[The '125 patent] synchronizes the operation of a computer's direct memory access with the display device and displays the data as taken from the memory onto the display. On the other hand, the system of Reference A ... reads a character from memory in the form of binary bits, decodes the character into a matrix of dot elements, and then displays the dot matrix to provide the configuration of the character. The circuit of Reference A is thereby restricted only to characters which are coded into stored binary values and capable of being generated by the character generator, whereas the system of the ['125 patent] can display any desired configuration of dots.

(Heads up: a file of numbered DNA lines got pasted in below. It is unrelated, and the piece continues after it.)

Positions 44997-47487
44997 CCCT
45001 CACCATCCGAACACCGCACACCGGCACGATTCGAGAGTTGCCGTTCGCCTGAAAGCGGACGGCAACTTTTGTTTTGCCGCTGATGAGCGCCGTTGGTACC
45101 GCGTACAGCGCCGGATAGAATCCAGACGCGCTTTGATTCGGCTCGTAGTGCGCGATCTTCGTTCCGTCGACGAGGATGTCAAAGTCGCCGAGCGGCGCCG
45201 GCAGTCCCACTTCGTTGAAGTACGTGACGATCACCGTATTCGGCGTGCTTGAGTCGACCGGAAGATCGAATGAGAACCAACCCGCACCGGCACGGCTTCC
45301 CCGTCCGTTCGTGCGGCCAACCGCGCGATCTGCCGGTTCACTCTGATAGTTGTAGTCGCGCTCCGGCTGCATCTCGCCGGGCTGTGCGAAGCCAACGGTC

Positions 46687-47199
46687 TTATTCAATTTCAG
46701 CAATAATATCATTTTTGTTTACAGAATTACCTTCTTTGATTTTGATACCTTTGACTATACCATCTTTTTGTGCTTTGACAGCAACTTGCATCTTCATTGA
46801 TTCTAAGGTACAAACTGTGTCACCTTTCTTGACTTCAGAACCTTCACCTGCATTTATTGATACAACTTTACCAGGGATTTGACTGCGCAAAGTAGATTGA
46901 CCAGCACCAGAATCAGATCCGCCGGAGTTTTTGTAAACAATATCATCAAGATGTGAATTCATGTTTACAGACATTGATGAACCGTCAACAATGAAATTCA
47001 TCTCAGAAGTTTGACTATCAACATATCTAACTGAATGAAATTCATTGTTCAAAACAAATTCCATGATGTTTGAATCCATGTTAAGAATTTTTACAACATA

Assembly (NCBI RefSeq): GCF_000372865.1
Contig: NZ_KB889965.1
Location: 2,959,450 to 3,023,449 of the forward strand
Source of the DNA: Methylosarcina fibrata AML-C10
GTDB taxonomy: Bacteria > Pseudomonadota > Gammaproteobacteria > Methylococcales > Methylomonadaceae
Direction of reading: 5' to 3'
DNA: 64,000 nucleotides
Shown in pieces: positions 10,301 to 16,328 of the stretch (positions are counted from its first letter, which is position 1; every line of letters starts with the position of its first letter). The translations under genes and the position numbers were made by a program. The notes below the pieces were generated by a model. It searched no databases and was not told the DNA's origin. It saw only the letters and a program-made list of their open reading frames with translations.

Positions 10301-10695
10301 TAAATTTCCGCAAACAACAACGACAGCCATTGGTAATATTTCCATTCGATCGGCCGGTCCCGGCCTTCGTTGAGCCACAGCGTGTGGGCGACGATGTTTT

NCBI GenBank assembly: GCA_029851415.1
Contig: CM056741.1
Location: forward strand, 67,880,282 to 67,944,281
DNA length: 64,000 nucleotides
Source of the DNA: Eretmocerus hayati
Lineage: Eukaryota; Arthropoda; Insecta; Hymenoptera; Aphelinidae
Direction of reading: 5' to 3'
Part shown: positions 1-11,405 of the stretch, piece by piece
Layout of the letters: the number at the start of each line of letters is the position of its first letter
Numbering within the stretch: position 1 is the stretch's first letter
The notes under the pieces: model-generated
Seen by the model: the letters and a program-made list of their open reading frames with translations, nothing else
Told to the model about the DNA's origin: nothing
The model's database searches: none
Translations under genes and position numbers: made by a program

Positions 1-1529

Based on the above, we agree with Nintendo that the character generating system used in the Nintendo systems is significantly different from the bit-map display device claimed in the '125 patent. The Nintendo systems are, in fact, missing the bit-map display device required by the '125 patent, having no ability to display anything smaller than a character, or grouping of bits, on their display devices, and therefore the accused systems cannot literally infringe.